Post #13178

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[QUOTE="Matt Osborne, post: 13126, member: 9"]Hi Tor,
Thanks for your hard work to date as Guide. Your dedication to implementing processes and proper documentation has been integral in the early stages of our Governance build-out. We're lucky to be able to take advantage of your skill-set. I think what may have also gotten lost to history was that you stepped-up and were running the testnet prior to the Round 1 ANO elections. That was obviously a tremendous amount of work, you probably still have nightmares. Hard to believe it was only a year ago. Anyways, thank you!

Moving on, due to the open source nature of our project, and the non-availability of anonymous tools, the vast majority of community members are very hesitant to say anything critical due to potential social backlash. Sadly, I think there are only a handful of people willing to put their neck out on the line if it means they may catch heat. Having worked with you pretty closely over the last nine or so months, I can say that you genuinely are a very kind and nice person. People sincerely enjoy being around you. I wonder though if this makes you very hesitant to voice critical opinions, as evidenced by shying away from commenting on contentious community issues.

Questions:
1. How much responsibility do Guides have in regards to being a critical voice?
1B. If Guides do have an obligation to be a critical voice: As arguably the most well-liked/popular individual in this community, how do you personally balance your personal relationships/friendly nature with Guide responsibilities?[/QUOTE]

Thanks for your comment, Matt. The early testnet was a formative experience for the community and I am privileged to have been able to play my part.

I want to directly address the basic premise of your question: that I shy away from contentious issues. It is true that I am not usually the first to speak out publicly when a standing party is in some way out of line. Others have taken a leading role in that, and to them I am grateful. However, I want to be clear that this does not mean that I shy away from contentious issues. We as a community frequently have disagreements on issues relating to governance where people can often become quite passionate about the topic at hand. I never hesitate to insert myself directly into the centre of those disagreements. I am willing to state my opinion unequivocally and forcefully, whilst also maintaining respect and decency towards my fellow participants. I believe this may be what Paul alluded to above where he suggested I am "forceful in [my] leadership in the most quiet of fashions".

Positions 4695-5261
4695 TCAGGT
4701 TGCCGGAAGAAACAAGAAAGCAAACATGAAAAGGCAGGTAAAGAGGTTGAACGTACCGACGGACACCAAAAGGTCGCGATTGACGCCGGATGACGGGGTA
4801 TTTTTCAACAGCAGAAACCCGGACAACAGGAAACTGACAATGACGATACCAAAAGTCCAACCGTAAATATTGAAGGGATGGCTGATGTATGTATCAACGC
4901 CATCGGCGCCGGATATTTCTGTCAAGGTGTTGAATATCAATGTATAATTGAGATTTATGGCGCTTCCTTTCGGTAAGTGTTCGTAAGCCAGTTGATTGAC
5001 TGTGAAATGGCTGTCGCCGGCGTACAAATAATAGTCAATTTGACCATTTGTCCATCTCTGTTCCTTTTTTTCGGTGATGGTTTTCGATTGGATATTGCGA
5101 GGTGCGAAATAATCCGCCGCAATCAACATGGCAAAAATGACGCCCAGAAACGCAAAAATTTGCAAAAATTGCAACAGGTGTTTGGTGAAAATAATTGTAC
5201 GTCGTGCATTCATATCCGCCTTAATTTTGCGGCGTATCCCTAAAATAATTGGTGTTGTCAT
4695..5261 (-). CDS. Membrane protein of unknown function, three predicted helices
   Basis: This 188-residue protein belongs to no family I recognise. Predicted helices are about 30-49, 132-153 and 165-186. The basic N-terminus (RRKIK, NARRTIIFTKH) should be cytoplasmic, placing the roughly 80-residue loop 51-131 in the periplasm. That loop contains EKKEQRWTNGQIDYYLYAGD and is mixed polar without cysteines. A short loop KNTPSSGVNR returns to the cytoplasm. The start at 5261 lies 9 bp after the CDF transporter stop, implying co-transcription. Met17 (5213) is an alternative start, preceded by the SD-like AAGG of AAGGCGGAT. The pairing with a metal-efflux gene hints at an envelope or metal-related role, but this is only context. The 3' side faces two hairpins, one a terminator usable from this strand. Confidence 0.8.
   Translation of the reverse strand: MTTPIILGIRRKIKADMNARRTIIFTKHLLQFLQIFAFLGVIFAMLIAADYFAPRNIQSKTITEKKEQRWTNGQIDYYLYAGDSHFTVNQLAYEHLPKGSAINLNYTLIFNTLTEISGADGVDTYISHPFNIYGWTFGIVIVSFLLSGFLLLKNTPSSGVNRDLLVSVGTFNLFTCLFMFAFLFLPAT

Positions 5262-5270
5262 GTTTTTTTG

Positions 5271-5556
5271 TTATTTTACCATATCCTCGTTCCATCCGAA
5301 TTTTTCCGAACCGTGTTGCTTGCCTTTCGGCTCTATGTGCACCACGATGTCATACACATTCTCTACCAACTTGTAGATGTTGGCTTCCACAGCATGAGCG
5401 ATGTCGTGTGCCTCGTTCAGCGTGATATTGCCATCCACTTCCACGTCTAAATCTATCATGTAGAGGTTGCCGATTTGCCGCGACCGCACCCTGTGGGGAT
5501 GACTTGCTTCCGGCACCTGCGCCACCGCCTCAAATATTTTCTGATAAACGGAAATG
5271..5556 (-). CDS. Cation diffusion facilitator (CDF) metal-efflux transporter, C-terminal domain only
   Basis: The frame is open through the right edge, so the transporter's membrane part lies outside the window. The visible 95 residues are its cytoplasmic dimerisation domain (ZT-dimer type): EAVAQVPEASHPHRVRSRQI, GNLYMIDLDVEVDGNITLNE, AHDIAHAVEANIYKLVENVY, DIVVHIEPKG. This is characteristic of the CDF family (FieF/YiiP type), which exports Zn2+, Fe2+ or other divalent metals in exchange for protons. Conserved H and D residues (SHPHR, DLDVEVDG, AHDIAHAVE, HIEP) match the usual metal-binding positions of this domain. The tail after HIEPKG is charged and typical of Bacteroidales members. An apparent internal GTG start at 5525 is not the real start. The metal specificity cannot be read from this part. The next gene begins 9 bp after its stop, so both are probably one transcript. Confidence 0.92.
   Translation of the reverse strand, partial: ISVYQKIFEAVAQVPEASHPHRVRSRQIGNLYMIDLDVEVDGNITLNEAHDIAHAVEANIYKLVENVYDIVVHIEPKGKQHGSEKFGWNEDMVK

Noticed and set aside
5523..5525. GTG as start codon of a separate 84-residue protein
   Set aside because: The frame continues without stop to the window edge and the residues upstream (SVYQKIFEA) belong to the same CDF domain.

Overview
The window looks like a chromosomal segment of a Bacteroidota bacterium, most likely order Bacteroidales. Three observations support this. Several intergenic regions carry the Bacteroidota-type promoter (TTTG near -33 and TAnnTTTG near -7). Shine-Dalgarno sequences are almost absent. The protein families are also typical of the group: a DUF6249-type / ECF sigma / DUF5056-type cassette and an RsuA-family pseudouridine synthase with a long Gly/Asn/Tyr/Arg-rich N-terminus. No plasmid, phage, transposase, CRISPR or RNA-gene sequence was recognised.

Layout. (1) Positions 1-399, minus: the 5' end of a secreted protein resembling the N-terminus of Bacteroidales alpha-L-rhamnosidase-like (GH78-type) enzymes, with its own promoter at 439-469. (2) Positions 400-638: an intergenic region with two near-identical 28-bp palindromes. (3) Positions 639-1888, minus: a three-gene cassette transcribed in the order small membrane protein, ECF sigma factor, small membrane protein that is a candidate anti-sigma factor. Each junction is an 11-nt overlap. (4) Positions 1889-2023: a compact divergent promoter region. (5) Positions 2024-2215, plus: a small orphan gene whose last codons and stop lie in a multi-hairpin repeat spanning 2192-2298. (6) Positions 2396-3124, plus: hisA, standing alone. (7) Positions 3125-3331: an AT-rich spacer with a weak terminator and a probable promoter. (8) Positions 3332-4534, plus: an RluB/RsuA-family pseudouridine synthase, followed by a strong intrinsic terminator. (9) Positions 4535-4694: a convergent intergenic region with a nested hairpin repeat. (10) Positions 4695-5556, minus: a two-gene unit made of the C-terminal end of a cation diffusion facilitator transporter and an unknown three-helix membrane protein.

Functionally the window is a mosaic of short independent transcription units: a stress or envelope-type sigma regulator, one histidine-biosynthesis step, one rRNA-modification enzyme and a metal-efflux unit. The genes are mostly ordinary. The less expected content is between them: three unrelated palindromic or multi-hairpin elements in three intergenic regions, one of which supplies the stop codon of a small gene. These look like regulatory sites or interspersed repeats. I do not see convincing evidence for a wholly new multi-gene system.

Moreover, as I am sure others can attest, where I don't make my opinions on certain topics known publicly, I am not at all unwilling to address hard topics when speaking privately with the party in question. This is unseen work and it would be inappropriate for me to list examples here, so I ask that you please take my word on that.

Having said that, I will also address your questions head-on.

1.
Yes, I do believe it is the responsibility of Guides to voice concerns directly and publicly where they believe a standing party has failed to meet their obligation to the protocol. Julian has recently exercised this responsibility with great skill and tact in the ANO contributions forum; I think it was an example to us all. I recognise now that my lack of public criticisms has been something of a shortcoming during my first term as Guide, and I am pleased you have brought this to my attention. I will endeavour to do better during my second term if the standing parties are willing to re-elect me.

1B.
Generally speaking, I have found that people in the community appreciate honesty. That is ultimately why we are all here: to make the world honest. I believe I can balance my genial nature against the responsibility of Guides to be openly critical at times by approaching any given situation with honesty, respect and from a firm evidence base. I believe it is entirely possible to be frank with people in a professional environment whilst also maintaining a strong professional and personal relationship. Julian led by example, and I am keen to emulate that example.
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